Fetal Death Certificates?
I never knew this existed until I read someone’s reply to a forum post about notarizing (or not notarizing) birth certificates.  I never knew there was such thing as a fetal death certificate.  How can you give a certificate to someone who has not yet been named?  Do souls have an SKU number?  Was the fetus mature enough to have been infused with a soul yet?  When you study spirituality, you start asking questions like this!  On a brighter note, the fetus will be reincarnated, and won’t suffer much according to a colleague who specializes in past life regression!
 
Notarize THIS!
I am remembering this great mafia movie about the mafia boss and the shrink called Analyze this!  Imagine a movie about mafia people and notaries!
 
 
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February 3, 2012

Must a thumbprint accompany a notarized document?

Filed under: Legal Issues,SEO,Technical & Legal — Tags: , — admin @ 9:38 am

Must a thumbprint accompany a notarized document? 

To deter fraud in notarizing, thumbprints are sometimes required by law in certain states, but are always a good idea.  California notary law stipulates that the notary must take a journal thumbprint when notarizing signatures on powers of attorney or deeds effecting real property such as Grant Deeds, Quit Claim Deeds, Mortgages, Subordination Agreements, etc.   Other states have their own rules.  Texas has some rules restricting the use of thumbprints, but I don’t know enough about those restrictions to comment.
 
Prevent fraud
As a general rule, if the notary public you use takes a journal thumbprint (many do not bother with this or even own a thumbprinting pad), you have more security.  The thumbprint is proof that nobody faked an ID and pretended to be you, or forged your signature.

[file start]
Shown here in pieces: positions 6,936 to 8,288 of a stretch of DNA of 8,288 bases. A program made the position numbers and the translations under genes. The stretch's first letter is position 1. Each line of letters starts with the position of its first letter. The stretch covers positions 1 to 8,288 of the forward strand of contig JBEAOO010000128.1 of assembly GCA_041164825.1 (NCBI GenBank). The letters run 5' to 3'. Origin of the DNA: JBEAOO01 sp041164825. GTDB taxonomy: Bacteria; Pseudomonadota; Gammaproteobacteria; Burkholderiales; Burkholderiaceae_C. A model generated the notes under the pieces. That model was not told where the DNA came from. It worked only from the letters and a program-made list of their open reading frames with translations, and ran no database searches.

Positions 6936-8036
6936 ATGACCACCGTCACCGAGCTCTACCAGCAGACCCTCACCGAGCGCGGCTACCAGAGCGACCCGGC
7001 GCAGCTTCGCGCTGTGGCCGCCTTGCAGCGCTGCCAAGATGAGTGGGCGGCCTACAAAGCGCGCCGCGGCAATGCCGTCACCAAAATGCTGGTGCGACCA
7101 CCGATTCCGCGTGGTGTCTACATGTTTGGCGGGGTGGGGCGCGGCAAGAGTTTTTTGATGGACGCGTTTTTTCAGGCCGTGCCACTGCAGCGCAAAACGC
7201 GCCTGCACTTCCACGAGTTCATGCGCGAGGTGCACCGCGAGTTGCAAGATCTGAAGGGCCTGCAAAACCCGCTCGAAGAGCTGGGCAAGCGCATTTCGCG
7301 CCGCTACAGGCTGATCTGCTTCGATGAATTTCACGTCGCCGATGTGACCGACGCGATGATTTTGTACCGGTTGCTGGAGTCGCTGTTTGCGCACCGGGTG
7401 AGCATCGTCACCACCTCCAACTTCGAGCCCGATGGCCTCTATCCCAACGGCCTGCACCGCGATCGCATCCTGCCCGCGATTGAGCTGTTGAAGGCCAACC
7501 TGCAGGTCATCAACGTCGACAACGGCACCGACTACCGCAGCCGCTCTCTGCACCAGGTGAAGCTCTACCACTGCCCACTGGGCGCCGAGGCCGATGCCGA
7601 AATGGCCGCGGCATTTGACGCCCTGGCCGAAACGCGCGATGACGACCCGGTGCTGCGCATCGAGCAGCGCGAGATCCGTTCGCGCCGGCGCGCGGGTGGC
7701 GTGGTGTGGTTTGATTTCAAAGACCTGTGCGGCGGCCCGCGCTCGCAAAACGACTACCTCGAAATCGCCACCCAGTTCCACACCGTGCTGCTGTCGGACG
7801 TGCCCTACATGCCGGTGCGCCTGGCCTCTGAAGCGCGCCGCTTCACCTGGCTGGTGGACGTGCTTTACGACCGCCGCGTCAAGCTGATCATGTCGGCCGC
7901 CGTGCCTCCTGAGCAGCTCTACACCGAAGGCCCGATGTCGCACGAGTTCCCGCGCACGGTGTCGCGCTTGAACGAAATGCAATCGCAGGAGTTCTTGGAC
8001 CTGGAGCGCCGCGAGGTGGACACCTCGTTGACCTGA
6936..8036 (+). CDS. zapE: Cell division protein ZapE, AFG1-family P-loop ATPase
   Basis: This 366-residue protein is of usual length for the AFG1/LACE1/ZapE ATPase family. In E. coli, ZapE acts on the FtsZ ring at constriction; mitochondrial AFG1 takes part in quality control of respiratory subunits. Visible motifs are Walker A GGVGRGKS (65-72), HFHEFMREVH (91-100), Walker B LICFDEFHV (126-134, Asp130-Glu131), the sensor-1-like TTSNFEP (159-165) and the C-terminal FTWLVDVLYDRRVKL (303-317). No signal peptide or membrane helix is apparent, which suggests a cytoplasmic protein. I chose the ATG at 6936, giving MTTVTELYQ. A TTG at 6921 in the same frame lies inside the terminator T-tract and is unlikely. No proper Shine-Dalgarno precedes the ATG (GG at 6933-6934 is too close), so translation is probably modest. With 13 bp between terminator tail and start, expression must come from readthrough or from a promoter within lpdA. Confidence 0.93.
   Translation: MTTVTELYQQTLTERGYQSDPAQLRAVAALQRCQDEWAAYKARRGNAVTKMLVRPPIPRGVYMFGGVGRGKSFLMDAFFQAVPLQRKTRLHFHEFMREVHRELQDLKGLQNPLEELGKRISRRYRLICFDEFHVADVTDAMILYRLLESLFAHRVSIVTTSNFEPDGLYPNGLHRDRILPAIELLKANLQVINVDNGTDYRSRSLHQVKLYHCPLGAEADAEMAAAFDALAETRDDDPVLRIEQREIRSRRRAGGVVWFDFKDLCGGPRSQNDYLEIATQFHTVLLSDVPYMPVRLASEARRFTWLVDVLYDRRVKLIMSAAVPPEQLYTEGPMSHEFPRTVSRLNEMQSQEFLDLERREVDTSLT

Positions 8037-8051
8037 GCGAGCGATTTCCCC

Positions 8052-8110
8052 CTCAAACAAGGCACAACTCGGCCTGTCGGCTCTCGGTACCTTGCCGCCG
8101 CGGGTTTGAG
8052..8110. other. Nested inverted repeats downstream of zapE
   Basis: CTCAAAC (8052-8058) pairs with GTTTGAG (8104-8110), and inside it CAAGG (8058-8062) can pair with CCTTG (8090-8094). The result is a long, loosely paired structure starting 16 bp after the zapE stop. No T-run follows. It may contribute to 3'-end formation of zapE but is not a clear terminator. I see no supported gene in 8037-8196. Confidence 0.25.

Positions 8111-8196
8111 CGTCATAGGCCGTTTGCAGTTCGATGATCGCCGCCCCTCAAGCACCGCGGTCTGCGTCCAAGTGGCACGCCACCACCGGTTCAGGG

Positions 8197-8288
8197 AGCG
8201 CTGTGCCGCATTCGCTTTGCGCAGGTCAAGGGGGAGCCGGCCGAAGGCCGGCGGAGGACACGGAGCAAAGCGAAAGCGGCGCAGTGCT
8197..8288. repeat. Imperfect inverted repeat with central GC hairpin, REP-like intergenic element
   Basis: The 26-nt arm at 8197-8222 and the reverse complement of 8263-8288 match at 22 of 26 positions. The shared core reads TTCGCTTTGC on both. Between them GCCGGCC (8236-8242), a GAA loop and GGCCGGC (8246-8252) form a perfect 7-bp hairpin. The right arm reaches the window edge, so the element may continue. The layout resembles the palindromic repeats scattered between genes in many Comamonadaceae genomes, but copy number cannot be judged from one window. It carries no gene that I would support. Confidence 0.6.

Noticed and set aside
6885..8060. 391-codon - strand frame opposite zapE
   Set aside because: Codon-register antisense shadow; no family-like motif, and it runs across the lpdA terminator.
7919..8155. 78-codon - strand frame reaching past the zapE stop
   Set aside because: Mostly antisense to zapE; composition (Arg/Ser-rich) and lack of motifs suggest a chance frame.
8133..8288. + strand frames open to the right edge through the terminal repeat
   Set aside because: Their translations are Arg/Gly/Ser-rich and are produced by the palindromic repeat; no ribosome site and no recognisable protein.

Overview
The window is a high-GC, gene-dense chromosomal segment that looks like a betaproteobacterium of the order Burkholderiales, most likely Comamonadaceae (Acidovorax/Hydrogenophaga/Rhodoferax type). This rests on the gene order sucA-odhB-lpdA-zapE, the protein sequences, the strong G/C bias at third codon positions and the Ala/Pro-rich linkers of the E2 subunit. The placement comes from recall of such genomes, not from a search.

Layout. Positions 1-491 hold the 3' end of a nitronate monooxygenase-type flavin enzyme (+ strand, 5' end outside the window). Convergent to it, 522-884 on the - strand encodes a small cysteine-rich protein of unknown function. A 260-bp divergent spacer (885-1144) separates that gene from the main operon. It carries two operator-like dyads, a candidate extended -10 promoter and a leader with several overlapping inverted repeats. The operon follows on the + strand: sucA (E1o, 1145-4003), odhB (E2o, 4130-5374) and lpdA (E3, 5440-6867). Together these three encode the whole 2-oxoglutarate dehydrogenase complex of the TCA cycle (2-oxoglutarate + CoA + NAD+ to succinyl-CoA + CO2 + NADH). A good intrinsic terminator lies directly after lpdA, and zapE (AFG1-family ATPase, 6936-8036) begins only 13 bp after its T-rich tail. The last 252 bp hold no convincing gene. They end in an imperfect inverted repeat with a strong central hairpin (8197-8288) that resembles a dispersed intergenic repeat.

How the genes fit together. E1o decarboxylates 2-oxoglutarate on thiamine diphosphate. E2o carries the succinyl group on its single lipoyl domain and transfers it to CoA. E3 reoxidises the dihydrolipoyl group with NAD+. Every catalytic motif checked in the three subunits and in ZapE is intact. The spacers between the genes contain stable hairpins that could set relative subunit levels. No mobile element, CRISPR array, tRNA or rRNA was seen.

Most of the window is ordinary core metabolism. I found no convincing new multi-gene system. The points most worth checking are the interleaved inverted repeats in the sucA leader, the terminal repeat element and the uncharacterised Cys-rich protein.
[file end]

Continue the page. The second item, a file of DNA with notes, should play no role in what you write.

Serious documents should have a thumbprint
If you are having a serious document notarized, you might ask ahead of time if the notary carries a thumbprinting pad.  They are two inches in diameter and weigh about half an ounce, so it is not a burden to the notary, assuming he/she is prudent about notarizing (that is assuming a lot).
 
Does the thumbprint go on the actual document?
I have never heard of a procedure which requires a thumbprint on an actual document, but it is not a bad idea. You could neatly put it to the right of a signature and document which thumb was used from which individual.  If you are missing a thumb, you can use the other thumb or a finger, just document it somewhere.

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February 1, 2012

Do I notarize every page of a document?

Do I notarize every page of a document? 

As a notary public, you notarize signatures on documents.  Generally, signatures are on the last page of a document, and there is some notary certificate wording below the signature section. If there is no notary certificate verbiage when you are notarizing, then you can attach a loose notary certificate with the official notary wording from your state.
 
What if the signature is in the middle of a multipage document?
With longer documents such as affidavits of support, living trusts, and other long documents, you are likely to see a signature in one of the internal pages of the document, and maybe another signature at the end of it, but not necessarily on the very last page.  Where do you attach a loose certificate if a signature is in one of the middle pages of a document?  It is normal to add notary certificates at the end of the document.  It is prudent to indicate on the certificate the page number of the document that has the signature you are notarizing with that particular certificate form.  Other notaries might use one certificate form to notarize all signatures in the document.  Which way is correct?  That is hard to say, but it is cleaner, if you have a separate notarization for each signature on a document that requires multiple signatures from the same person.  There might be separate agreements inside the same long document, making them more like separate documents that have been connected.
 
You can not notarize every page of a document.  However, you can use an embosser seal to make an inkless raised impression in all of the pages of a document you notarized, to safeguard from pages being switched after the fact.  This is a very prudent practice and I recommend it.